Jennifer played a simple and huge role in my life. She was my best friend. She entered my life, or rather I hers, when I joined the Joffrey School of Ballet in 1980. Jennifer was 13 then, a gifted dancer, and the darling of the school. I was 16, and had managed to get a partial scholarship there, even though I had a body that was imperfect for ballet. We met and became friends, despite our very different personalities.
The day I knew I had found a friend for life, though, was at the end of that same summer when I lost my scholarship. We were in the dressing room, changing after class, when someone announced that the scholarship list had been posted. I stood frozen in the dressing room while Jennifer ran out to check it, although her fate was not in question. The fact that she took too long to return meant only one thing. When Jennifer did finally appear, there were tears streaming down her face. It was the first time I realized that she loved me, for I saw how deeply she shared my pain.
The rest is history, and the fact that I now mean this in the most literal sense, is too daunting for me to possibly comprehend at this time. Jen and I have been there for each other through nearly every important adolescent-to-adult milestone. The thought that she will no longer be there in the physical sense to continue to share in my joys and pains, and I in hers, is truly too much to bear.
To try and sum up who Jennifer is and what she has meant to me is also impossible. The best I can do is offer for public reading parts of a letter that I sent to her just before she died:
Jen read that letter the day before she died.
The second gift for Jen, was the deepening of her relationship with her parents. Jen longed to be able to communicate to her parents the depth of her love for them. She also longed to be able to be weak and vulnerable sometimes, instead of always sure and strong, and to know that they could handle it. Through Jen's terrible illness, she and her parents were able to do these things for one another, and their relationship soared to new heights because of it. This may be a small consolation, but it is one that I know Jen cherished because she told me so. She would want to know that her parents, as well as others who love her, will be able to continue to be strong, endure and find joy in their lives, even with this unfathomable loss.
The final thing has been Jen's ability to discover, in no uncertain terms and to her own surprise (but not to mine), how loved she was and by how many. All growing up, my biggest frustration and sadness, when it came to Jen, was the fact that, on some basic level, she didn't seem to have faith in her own inherent likeability. She knew that she was bright and eloquent, and she mistakenly thought that that, above all, was what made her interesting and appealing. With friends, she feared that if she didn't call a million times a day, they might forget about her. And, with strangers, if she didn't have some kind of outrageous tale to tell, they might find her dull, which Jennifer could never be even if she tried.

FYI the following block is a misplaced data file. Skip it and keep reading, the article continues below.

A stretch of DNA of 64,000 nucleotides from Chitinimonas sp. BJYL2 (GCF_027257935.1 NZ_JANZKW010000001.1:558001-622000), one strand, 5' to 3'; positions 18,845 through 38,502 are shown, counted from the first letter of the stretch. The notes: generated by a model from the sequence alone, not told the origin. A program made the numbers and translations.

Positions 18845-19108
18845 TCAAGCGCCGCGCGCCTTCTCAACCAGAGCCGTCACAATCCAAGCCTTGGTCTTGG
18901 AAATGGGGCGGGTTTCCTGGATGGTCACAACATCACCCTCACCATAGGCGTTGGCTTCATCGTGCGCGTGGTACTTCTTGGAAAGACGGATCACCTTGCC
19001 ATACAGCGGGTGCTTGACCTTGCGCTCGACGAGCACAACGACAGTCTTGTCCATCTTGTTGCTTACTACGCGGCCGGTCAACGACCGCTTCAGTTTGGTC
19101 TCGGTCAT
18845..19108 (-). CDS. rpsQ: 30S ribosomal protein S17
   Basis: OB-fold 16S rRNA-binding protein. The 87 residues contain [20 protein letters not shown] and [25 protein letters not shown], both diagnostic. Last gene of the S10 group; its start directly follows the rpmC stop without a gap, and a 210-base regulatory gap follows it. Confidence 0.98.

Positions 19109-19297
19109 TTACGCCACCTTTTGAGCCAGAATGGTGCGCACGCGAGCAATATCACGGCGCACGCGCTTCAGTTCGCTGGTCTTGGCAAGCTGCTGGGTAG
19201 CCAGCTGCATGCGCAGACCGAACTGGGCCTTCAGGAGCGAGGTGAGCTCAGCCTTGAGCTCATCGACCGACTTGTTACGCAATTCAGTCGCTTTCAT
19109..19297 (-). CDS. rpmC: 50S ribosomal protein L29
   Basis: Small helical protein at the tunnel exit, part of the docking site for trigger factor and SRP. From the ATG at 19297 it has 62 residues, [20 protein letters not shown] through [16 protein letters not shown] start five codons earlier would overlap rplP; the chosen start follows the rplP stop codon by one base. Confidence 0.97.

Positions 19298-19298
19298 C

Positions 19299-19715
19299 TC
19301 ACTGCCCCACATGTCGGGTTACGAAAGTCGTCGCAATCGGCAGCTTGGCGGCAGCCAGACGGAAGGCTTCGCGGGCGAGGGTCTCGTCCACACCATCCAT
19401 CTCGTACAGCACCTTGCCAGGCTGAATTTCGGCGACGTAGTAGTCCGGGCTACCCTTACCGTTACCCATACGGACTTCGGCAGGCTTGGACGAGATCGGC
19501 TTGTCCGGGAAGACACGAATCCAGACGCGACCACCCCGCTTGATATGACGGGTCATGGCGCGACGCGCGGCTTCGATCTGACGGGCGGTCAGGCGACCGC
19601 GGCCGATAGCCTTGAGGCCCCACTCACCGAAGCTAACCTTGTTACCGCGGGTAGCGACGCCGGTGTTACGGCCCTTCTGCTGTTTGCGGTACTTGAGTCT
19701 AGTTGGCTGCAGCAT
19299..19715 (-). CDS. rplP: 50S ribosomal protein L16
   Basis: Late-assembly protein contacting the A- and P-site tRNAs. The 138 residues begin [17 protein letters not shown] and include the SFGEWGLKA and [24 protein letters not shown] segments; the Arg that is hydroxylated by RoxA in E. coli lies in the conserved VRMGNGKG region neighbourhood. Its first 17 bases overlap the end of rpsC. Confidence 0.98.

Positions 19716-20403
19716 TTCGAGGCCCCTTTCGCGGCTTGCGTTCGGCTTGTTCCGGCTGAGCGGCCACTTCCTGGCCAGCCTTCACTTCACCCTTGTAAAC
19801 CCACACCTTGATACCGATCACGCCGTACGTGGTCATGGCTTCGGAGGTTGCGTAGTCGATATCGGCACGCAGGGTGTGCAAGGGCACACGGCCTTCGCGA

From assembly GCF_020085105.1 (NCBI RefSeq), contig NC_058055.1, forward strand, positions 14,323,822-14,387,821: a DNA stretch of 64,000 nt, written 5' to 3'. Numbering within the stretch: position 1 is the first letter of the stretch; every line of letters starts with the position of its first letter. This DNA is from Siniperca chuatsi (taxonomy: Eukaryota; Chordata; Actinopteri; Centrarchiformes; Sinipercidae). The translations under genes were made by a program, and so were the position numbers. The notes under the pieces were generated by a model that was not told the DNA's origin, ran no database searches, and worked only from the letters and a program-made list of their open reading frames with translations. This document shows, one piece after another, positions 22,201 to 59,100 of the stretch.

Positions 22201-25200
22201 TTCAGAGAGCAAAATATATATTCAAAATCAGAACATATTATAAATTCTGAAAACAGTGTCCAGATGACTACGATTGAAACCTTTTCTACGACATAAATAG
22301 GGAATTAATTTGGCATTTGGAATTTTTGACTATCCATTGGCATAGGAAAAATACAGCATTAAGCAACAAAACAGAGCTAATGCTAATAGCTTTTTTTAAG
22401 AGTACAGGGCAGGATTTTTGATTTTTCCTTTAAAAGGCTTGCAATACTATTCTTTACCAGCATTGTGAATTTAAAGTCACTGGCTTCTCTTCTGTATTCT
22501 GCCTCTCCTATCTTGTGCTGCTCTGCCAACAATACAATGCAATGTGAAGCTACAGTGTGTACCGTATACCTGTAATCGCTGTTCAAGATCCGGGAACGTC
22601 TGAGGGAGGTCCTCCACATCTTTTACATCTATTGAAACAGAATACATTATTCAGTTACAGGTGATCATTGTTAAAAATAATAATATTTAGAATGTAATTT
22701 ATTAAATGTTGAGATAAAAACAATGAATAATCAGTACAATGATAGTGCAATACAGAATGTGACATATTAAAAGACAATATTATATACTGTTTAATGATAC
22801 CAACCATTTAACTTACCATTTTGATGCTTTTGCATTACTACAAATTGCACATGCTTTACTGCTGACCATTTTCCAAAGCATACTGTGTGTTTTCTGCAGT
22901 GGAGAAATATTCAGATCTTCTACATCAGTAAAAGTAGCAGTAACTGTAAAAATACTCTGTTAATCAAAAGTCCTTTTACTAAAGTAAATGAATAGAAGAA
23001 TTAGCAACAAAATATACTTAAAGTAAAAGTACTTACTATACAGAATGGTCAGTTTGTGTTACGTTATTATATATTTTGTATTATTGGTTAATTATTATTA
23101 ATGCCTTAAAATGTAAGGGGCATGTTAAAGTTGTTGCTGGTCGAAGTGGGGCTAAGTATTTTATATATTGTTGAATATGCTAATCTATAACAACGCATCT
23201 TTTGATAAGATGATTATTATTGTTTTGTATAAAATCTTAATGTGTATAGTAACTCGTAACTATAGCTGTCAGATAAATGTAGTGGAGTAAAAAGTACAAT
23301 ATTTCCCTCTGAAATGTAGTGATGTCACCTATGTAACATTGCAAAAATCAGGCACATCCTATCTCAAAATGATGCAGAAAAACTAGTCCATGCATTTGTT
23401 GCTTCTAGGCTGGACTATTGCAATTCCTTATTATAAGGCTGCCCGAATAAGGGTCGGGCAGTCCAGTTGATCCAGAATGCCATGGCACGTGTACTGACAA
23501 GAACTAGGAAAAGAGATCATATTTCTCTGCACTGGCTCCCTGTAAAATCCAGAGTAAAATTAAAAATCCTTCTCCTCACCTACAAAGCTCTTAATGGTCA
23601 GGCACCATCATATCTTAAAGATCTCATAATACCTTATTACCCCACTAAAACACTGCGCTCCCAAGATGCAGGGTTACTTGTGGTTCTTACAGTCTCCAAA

I, like all those who loved Jen, knew that her best qualities were entirely different from those she thought them to be. They had to do with the beautiful and quiet essence of her -- no more, no less. Jen started to realize this when Karl fell in love with her, but her full awakening came only with her illness, which, so ironically, struck her in her mouth--the place where she lived. Jen loved good talk and good food, and she knew no moderation when it came to either. They were the things that, up until this point, had both defined her and limited her. After Jen's radical surgery, it took no more than a couple of days before she had learned how to cover her trachea hole with her hand in order to communicate, nearly bowling over doctors, as well as her friends.
But Jen was so much more than wise words and a big vocabulary, and, with help, she finally saw this. Throughout her ordeal, she was surrounded and buoyed by the love of her friends and family who wanted nothing more than to simply be near her. Jen especially savored and reveled in the attention, adoration, and respect that she received from Robert, her brother whom she had always idolized -- and who was able to so generously give back to her in this time of need. In the end, Jen died knowing exactly who she was and how greatly she was loved for it. She had no questions or doubts, and, as we all know, had left nothing unsaid. She herself told me she was profoundly thankful for these truths.
And now, Jen, once again knows more than the rest of us -- the greatest mystery of them all. I have a feeling that, considering how controlling and smart Jen is, God better watch out. In no time at all, she'll be running things up there, and, my guess is she'll be doing a much better job.
During her grad school years, Jen used to go to retreats where she would spend a weekend in group meditation. At one of these retreats, she had an amazing visualization. Jen saw what she considered to be the true essence of herself: a joyous, dancing, pink lady. Totally free, totally secure, and totally in charge. After the experience, Jen went and bought herself a ring with a pink stone in it, so that she could remember what she was meant to be. Who she was all along. And what, I believe, she still is today.
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